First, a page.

Bash tip: Extracting content from compressed files without the hassle

extraction col ford natasha de vere
Credit: flickr / Col_Ford-Natasha_de_Vere

If you work with file archives that come in many different "flavors", you might find this little trick to be a handy one. Add a function to your .bash_profile that runs the proper extraction command based on the file's extension(s). This will keep you from ever having to scratch your head to make sure you're selecting the right options for any of these commands. Add a "v" (for verbose) to the tar commands in the list if you want to see the files listed as they are being extracted.

extract ()
if [ -f $1 ] ; then
  case $1 in
    *.tar.gz)  tar xzf $1;;
    *.gz)      gunzip $1;;
    *.tar)     tar xf $1;;
    *.tgz)     tar xzf $1;;
    *.tar.bz2) tar xjf $1;;
    *.bz2)     bunzip2 $1;;
    *.rar)     rar x $1;;
    *.tbz2)    tar xjf $1;;
    *.zip)     unzip $1;;
    *.Z)       uncompress $1;;
    *)         echo "can't extract from $1";;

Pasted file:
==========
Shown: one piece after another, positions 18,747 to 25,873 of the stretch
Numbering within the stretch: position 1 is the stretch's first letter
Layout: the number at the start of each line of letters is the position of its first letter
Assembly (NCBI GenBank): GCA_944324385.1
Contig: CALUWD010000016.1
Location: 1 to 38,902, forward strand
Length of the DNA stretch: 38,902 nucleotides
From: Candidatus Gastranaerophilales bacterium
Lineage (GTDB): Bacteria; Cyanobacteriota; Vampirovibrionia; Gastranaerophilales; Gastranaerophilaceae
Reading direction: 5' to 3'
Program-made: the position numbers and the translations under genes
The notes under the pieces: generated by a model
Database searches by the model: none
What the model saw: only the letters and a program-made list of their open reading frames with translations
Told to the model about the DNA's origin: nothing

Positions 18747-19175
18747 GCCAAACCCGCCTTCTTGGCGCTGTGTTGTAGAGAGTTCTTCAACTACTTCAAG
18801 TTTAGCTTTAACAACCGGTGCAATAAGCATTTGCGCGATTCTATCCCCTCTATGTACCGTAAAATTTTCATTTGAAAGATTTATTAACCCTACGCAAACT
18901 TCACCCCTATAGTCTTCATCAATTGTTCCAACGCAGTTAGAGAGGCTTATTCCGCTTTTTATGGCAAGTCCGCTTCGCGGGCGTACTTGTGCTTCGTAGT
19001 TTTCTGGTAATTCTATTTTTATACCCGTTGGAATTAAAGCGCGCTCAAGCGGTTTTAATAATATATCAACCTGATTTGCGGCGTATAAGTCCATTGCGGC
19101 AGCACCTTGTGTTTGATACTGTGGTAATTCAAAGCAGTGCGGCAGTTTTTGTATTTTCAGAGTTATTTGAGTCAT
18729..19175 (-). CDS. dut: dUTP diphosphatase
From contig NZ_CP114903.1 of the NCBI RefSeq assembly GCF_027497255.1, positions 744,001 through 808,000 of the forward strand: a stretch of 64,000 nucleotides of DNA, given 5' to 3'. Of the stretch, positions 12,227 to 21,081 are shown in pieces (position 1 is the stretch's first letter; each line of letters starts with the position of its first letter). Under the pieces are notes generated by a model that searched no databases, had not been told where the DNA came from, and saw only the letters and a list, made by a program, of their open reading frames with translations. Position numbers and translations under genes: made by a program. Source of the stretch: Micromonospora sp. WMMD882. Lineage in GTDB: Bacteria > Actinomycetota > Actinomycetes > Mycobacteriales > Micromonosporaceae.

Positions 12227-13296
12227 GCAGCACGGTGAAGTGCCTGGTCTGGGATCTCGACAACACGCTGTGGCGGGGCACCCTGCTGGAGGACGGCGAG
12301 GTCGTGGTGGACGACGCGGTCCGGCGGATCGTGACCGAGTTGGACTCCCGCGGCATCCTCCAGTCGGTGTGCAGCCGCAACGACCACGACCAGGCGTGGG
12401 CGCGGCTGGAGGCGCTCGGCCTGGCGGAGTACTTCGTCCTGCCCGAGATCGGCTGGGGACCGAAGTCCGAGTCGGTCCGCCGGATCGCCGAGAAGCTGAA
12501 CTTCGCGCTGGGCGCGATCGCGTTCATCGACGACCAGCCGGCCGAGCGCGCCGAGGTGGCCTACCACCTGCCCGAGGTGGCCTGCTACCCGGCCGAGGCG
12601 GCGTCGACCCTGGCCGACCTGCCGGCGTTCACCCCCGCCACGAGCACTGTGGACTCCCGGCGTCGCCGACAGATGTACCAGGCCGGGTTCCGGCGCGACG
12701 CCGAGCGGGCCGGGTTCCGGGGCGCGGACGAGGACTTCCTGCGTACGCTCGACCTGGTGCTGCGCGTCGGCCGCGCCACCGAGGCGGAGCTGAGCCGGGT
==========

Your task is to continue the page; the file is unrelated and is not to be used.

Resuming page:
echo "no file called $1"

The function verifies that the file provided as an argument exists and then selects the appropriate command to decompress it or extract its contents based on the file extensions. Note that you have to order the file names in a way that ensures that the files with double extensions (like .tar.gz) are listed before their single extension counterparts (like .gz) so that you're applying all of the correct arguments.

This article is published as part of the IDG Contributor Network. Want to Join?

To express your thoughts on Computerworld content, visit Computerworld's Facebook page, LinkedIn page and Twitter stream.
4 high-growth tech fields with top pay
Shop Tech Products at Amazon